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Dog walker reports mangroves cut in Holmes Beach

By Kathy Prucnell, Islander Reporter

Mangroves, possibly cut and trimmed without proper permits at the bayfront end of 28th Street, Holmes Beach, were reported Feb. 3 by the Holmes Beach Police Department to the Florida Department of Protection. The DEP is investigating the matter. Islander Photos: Kathy Prucnell

Trimmed mangroves on vacant property just into the bay along the shore at 28th Street.

A woman who walks her dog twice every day noticed a marked difference in scenery on one of her walks last month to the bayfront end of 28th Street, and reported it to Holmes Beach Commissioner Jean Peelen at one of her coffee-with-commissioner events in January.

“I saw a yard guy cutting down trees — at least two — and also saw the mangroves had been cut,” said Janet Fitzgerald of 29th Street, who said she has been walking the same route for two years.

Construction trailers from a stormwater project had been parked there, she said, but once removed, she saw the clearing.

And now there’s a view over the cut mangroves on the stretch of vacant land at the end of the street, and an extensive clearing across from the last house on the street, she said.

“It gets me very upset when I hear the chain saws going,” she said. Fitzgerald has lived on the Island since the 1970s, and appreciates mangroves for the shade, wildlife nesting and spawning areas and the coastal protection they provide.

Fitzgerald said she thought the property might have been city owned, and did not know who to report to on the matter.

Holmes Beach Police Department Lt. Dale Stephenson filed a police report Feb. 3, stating he spoke with one neighbor who said, “new owners of 418 28th St. had a crew cut back the area.”

Stephenson said the mangroves were cut across from the last house on the south side of the street, and possibly also on the city’s right of way at the end of the street. He said the state may share jurisdiction of some of the property seaward of the mean high water line.

The police report states that the Manatee County Property Appraiser lists a new owner with a West Virginia address for the property at the bayfront end of the street.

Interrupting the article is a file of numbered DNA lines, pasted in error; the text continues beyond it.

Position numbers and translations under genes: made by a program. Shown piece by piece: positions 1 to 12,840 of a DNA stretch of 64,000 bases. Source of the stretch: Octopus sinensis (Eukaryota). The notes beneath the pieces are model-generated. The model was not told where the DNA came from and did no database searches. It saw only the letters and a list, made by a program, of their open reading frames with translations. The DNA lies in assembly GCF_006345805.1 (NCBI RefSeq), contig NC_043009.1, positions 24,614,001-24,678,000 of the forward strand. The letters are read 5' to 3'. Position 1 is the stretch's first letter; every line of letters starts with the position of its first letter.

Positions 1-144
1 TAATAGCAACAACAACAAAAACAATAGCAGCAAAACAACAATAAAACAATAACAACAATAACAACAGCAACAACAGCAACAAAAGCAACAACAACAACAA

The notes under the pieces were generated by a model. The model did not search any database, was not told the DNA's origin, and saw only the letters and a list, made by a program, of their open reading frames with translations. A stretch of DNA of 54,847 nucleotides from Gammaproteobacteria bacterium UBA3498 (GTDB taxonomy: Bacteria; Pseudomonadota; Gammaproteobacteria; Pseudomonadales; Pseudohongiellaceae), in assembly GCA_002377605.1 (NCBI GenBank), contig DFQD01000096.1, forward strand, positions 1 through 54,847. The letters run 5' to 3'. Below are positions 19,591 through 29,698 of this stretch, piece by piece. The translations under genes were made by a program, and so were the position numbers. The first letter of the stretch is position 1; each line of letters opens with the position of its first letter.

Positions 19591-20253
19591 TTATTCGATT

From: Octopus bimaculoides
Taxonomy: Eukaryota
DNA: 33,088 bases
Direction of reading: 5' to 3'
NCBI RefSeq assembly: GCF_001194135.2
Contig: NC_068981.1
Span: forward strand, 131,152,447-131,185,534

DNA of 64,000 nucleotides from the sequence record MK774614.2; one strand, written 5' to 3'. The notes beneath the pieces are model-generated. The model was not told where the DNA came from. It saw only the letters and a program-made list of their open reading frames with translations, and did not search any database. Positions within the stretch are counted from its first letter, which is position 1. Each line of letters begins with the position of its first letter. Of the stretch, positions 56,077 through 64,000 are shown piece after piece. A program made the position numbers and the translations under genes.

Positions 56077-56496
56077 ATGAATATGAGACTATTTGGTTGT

Stephenson has since referred the matter to the Florida Department of Environmental Protection for investigation.

DEP external affairs manager Ana Gibbs said the agency has not issued a permit for mangrove trimming in the 28th Street area. She also said an inspector has visited the site and determined the affected area consists of 126 linear feet of shoreline, although there is yet no report from the DEP.

Holmes Beach public works superintendent Joe Duennes said the vacant land on the north side of the street are platted lots. A check of Manatee County records indicates the properties are in private ownership.

Duennes said the dead end of the street is either under state or county control. The city’s jurisdiction is within the 50-foot-wide 28th street right of way, he said.

Two areas appear to be trimmed, one near the dead end and across from the last house on the south side of the street, and another in a stretch of vacant bayfront lots on the north side.

The trimmed area, which includes mangroves of approximately 3-4 foot height, is reportedly part of a maintenance agreement provided by a landscape architect, also a neighbor, who has been caring for it for decades.

That neighbor declined comment.

The city public works department reportedly maintains some areas and mows the rights of way on 28th Street.

Peelen pointed out the 28th Street property is near Grassy Point, the city’s 34-acre bayfront preserve. She said the mangroves are important to the Island — they “hold it together.”

“DEP always prefers to provide compliance assistance,” said Gibbs about mangrove trimming. “Our goal is to keep applicants and homeowners in compliance with the rules of the state of Florida. We encourage them to come in for a pre-application meeting with one of our permit processors, which is free of cost. This helps the homeowner know what authorizations may be required for the proposed project.”

In the event of cutting without a permit, Gibbs said, “violations are evaluated on a case by case basis. Some cases involve restoration, however, depending on the circumstances, sometimes administrative costs and penalties are imposed.”

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